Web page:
Tuesday, July 10, 2012

The (Re)Evolution of the Modern Spa

by Kim Loe
Just over a decade ago a trip to the spa was commonly seen as a rare treat, an expensive luxury, or moreover, better associate with the rich and the famous. Today it seems like spas are everywhere, with a day at a health spa almost as common as a day at the gym, and spa holidays found amongst the affordable offers of travel agents and hotel promotions. 

At the beginning of 2001 it is estimated that there were less than 2000 spas in the United States, but then came the boom. Affordable day spas and spa treatment centres began emerging in more urban areas, well populated suburbs and in shopping malls, mid-priced hotels, gyms, even airport lounges, by mid 2004 the United states alone was home to almost 10,000 spas, and by the end of 2010 this figured had doubled again, with in excess of 20,000 spas in the United States. 

In the last research published by SRI International, regarding Spas and the Global Wellness Market, we get to see a much clearer picture of the customers who are driving this huge industry, with clues as to where spas and spa managers need to go from here.

SRI estimated that there were 289 million wellness consumers in the world’s 30 most industrialised and wealthy countries by the first quarter of 2010.

Despite a deep recession consuming most of the western world, the spa industry has not suffered in that same way many other industries have. People are now more stressed than ever before and affordable spas offer the peace, serenity and escape that many are longing for. During a period in which people are looking to reinvent themselves, redefine their life and ambitions, or simply act positively, the spa offers treatment and support to do just that, calming the mind, body and soul, and helping one to take control of their body and lifestyle.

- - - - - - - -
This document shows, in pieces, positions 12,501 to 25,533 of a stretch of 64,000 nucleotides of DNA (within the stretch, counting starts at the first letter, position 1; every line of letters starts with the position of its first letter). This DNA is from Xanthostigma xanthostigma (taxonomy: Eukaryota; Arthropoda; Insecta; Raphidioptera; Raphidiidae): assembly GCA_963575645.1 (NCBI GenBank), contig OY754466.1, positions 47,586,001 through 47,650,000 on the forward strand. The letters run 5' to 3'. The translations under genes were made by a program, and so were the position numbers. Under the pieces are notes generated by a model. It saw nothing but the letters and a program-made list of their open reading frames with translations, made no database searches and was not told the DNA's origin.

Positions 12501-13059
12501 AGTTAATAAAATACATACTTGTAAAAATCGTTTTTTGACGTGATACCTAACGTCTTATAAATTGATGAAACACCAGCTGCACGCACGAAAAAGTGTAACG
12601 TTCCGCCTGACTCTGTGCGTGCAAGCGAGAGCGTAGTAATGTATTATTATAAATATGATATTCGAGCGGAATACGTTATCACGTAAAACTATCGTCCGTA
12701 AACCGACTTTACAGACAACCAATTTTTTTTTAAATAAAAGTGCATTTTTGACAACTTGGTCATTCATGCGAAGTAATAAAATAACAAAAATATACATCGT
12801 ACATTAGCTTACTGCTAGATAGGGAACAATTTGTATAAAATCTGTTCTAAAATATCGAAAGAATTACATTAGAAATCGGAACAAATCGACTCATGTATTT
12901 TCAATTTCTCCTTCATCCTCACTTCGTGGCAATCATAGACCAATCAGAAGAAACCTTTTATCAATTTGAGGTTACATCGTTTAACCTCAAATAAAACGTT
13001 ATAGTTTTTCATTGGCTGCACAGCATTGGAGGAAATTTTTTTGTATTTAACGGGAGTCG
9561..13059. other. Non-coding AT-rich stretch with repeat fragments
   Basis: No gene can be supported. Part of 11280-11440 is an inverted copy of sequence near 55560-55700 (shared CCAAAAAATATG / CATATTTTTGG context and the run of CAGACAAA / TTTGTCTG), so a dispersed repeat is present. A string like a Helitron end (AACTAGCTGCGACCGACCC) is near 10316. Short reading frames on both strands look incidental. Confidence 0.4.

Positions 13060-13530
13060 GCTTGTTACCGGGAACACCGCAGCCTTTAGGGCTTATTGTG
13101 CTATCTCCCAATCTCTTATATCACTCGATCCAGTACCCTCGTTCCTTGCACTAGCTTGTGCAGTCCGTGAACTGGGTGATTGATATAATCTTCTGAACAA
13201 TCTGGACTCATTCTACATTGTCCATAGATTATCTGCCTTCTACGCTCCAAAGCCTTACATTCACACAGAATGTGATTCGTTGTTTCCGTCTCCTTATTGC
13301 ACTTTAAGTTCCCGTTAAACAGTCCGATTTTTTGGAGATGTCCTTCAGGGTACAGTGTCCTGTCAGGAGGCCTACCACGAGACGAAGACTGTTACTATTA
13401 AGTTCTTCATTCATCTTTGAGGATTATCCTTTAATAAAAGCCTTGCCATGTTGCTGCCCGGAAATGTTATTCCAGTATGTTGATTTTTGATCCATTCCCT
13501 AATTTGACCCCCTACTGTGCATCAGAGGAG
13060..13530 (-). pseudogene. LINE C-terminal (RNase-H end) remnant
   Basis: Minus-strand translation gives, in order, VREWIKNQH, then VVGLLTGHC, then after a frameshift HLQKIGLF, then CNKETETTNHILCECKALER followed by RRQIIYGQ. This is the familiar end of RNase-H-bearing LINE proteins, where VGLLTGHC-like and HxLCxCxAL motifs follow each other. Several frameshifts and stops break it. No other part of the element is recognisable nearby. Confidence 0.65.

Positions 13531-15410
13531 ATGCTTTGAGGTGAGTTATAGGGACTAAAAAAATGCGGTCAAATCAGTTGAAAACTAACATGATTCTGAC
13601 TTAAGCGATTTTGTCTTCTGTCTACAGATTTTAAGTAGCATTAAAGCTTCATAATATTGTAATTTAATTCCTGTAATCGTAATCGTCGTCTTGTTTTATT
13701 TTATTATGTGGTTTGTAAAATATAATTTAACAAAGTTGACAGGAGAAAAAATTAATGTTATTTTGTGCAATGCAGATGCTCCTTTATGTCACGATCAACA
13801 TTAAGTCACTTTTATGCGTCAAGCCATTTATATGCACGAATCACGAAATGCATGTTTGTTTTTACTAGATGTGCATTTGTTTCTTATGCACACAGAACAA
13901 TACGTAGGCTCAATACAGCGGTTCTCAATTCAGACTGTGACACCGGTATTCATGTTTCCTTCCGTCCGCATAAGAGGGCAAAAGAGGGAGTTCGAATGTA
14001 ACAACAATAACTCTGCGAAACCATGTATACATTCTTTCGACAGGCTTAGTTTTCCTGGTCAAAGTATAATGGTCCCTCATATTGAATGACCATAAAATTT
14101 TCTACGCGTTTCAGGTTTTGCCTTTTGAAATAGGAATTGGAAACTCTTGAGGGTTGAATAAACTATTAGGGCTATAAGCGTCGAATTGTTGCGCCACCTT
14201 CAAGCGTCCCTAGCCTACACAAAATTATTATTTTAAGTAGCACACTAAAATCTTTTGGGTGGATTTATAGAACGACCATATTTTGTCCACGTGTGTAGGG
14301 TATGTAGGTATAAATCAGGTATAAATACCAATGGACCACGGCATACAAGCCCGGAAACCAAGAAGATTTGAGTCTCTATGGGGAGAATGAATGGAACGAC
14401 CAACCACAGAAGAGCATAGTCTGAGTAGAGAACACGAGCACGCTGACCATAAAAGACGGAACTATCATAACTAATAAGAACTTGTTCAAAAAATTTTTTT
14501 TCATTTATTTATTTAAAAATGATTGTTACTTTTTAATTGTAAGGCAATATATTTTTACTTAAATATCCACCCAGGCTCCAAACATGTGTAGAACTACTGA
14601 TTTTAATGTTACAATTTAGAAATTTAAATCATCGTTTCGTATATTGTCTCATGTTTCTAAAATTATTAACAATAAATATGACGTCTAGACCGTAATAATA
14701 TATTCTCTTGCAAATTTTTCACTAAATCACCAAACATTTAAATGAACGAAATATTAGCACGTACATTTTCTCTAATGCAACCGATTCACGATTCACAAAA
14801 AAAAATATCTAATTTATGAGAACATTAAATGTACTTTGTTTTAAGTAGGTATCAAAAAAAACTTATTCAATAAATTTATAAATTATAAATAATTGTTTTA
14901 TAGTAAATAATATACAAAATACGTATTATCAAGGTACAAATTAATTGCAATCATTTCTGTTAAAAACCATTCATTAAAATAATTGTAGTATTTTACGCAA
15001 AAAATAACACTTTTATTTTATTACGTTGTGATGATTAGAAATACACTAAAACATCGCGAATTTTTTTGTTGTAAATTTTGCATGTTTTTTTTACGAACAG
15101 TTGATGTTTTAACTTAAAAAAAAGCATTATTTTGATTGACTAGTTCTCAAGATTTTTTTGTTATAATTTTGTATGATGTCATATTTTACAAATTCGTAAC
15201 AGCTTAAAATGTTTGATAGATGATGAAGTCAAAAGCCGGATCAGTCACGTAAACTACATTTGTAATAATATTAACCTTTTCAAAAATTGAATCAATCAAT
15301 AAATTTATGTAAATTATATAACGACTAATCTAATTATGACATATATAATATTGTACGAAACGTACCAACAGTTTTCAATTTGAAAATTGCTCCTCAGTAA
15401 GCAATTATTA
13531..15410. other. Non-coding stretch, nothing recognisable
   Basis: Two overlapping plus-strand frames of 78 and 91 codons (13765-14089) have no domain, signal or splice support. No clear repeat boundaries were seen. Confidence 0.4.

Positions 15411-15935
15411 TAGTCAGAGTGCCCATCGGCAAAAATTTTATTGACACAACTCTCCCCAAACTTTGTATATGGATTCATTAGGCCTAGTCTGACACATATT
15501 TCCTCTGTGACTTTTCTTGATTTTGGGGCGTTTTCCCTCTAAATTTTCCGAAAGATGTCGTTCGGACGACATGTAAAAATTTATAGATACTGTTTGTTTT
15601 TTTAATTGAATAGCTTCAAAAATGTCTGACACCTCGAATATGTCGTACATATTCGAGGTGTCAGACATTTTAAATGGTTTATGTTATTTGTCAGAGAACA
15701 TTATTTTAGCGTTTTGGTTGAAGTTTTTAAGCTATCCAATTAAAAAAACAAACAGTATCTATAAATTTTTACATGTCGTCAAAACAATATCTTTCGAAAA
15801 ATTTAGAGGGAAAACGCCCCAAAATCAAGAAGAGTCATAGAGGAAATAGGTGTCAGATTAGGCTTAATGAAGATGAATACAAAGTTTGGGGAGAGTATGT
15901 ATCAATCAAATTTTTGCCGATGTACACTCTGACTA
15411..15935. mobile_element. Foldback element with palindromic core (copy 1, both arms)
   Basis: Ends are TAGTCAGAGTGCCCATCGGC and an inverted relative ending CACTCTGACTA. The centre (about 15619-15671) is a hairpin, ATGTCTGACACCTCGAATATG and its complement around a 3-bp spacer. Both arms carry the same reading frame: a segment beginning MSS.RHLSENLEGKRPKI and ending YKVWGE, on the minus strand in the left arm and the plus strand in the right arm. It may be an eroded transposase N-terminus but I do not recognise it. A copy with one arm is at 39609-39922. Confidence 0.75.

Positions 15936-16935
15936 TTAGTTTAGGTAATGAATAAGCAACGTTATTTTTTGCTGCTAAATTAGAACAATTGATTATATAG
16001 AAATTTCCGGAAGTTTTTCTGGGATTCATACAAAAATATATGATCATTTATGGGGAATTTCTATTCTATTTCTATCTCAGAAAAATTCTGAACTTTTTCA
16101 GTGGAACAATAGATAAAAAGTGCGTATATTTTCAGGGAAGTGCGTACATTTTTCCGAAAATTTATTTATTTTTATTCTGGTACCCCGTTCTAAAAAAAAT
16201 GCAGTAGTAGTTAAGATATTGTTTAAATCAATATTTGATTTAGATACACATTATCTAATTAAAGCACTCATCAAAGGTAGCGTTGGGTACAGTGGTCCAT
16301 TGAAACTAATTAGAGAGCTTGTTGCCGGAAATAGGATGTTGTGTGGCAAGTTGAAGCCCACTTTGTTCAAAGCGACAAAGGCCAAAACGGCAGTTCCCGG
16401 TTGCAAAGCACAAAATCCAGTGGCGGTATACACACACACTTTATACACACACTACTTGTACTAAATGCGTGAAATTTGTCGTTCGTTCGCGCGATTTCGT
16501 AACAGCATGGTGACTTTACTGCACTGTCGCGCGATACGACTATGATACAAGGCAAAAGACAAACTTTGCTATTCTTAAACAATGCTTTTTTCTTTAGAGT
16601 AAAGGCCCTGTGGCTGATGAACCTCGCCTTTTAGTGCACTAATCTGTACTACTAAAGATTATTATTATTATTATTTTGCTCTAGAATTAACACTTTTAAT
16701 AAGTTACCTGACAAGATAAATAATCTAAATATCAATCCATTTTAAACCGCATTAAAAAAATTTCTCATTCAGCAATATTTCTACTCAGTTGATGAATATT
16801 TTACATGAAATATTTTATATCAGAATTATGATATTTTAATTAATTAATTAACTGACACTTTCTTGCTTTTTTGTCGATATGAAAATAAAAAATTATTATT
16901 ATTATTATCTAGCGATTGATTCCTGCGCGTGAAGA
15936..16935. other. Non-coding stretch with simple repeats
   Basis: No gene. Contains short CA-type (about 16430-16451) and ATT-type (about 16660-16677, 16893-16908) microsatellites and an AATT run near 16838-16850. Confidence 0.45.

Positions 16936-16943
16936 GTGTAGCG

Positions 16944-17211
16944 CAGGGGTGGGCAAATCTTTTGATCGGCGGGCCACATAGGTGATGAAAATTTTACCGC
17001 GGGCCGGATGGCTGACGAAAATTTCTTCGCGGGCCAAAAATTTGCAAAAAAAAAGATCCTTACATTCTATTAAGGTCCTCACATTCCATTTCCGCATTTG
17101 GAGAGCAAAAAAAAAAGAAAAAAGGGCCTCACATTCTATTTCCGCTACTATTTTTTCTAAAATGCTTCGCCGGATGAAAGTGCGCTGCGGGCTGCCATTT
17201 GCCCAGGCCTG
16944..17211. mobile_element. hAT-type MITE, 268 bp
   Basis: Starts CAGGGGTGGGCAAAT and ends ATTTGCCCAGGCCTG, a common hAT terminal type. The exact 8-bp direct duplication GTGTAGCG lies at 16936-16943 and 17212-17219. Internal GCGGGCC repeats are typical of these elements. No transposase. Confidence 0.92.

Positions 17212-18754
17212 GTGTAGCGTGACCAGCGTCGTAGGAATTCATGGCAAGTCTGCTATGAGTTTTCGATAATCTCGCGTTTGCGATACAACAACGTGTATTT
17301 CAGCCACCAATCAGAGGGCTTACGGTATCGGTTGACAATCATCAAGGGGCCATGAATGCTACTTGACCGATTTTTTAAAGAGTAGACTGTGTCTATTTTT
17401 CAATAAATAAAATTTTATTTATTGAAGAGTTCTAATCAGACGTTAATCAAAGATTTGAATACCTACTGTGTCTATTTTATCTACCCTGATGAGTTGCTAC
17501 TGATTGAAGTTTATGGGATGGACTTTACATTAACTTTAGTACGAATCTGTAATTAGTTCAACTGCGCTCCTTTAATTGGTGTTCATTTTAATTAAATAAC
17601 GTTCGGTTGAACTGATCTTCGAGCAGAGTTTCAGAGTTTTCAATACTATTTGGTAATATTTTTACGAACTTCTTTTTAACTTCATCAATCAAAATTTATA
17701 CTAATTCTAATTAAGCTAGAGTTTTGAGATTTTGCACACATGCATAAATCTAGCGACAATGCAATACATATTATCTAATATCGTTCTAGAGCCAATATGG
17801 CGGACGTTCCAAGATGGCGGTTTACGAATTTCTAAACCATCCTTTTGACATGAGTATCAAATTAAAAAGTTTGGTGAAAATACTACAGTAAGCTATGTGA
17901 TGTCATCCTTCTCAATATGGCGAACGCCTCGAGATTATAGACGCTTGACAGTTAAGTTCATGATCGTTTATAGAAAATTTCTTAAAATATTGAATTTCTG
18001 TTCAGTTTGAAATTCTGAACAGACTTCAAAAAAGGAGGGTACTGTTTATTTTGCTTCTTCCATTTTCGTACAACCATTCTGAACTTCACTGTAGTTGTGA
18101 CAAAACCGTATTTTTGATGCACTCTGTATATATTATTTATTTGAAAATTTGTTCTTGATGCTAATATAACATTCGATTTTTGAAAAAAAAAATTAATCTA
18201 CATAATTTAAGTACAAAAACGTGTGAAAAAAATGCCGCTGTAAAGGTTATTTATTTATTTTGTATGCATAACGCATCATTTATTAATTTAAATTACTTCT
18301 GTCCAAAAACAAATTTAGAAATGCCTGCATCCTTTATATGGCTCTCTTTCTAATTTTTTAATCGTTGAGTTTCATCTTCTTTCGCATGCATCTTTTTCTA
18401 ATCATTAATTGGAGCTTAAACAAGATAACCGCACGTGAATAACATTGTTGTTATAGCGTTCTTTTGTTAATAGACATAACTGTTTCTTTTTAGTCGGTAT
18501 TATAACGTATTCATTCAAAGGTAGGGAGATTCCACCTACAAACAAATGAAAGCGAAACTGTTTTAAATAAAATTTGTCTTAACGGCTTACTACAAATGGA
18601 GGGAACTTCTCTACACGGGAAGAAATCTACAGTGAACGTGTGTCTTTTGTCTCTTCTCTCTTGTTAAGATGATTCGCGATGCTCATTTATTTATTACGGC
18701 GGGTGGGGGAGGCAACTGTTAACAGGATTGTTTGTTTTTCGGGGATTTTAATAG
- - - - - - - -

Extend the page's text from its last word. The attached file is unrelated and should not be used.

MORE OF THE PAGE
81% of consumers are “extremely” or “very interested” in improving their personal wellness and will seek to do this via 1) exercise, 2) eat better, and 3) visit a spa.

These consumers who are more determined than ever to better themselves and improve their wellness are seeing spas as an important part of that process, but how large of a part a spa will play in their new lifestyle is up to the spas themselves. Relaxation and stress relief is only one part of this improvement, but many successful modern spas are now encompassing so much more, offering treatments and lifestyle packages that go far beyond pampering, including preventative treatments, age-management, nutrition, even psychology and mental health care. Spas are appearing in gyms and salons, marrying these services together under one roof, allowing consumers to integrate spa treatments into their regular routines. 

71% of consumer respondents said they would be “much more likely” or “somewhat more likely” to visit a spa if they learned that their spa treatments deliver measurable health benefits.

This finding is perhaps most interesting of all, it suggests that the vast majority of spa goers are open to innovation and new and alternative therapies and treatments, as long as the passion, commitment and expertise is there by the spa. Bringing new concepts into your spa is not only a way of staying ahead of your customers needs, but the chance to increase your identity and stand out from the mass of competition. Furthermore, many new spa innovations give the chance to offer more unique and personal services, some of which can cater for the individual, helping to better connect with clients, their needs, and their desire to enter a healthier, more positive lifestyle.


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